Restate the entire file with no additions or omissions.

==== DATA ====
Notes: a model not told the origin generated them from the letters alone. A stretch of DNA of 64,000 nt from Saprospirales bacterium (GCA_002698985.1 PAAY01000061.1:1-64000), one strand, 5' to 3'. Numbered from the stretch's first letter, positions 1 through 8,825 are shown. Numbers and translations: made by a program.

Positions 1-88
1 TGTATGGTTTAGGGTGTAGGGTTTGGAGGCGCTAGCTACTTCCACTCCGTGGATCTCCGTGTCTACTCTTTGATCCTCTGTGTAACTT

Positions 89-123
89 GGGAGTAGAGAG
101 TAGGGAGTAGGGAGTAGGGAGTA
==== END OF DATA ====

Notes: a model not told the origin generated them from the letters alone. A stretch of DNA of 64,000 nt from Saprospirales bacterium (GCA_002698985.1 PAAY01000061.1:1-64000), one strand, 5' to 3'. Numbered from the stretch's first letter, positions 1 through 8,825 are shown. Numbers and translations: made by a program.

Positions 1-88
1 TGTATGGTTTAGGGTGTAGGGTTTGGAGGCGCTAGCTACTTCCACTCCGTGGATCTCCGTGTCTACTCTTTGATCCTCTGTGTAACTT

Positions 89-123
89 GGGAGTAGAGAG
101 TAGGGAGTAGGGAGTAGGGAGTA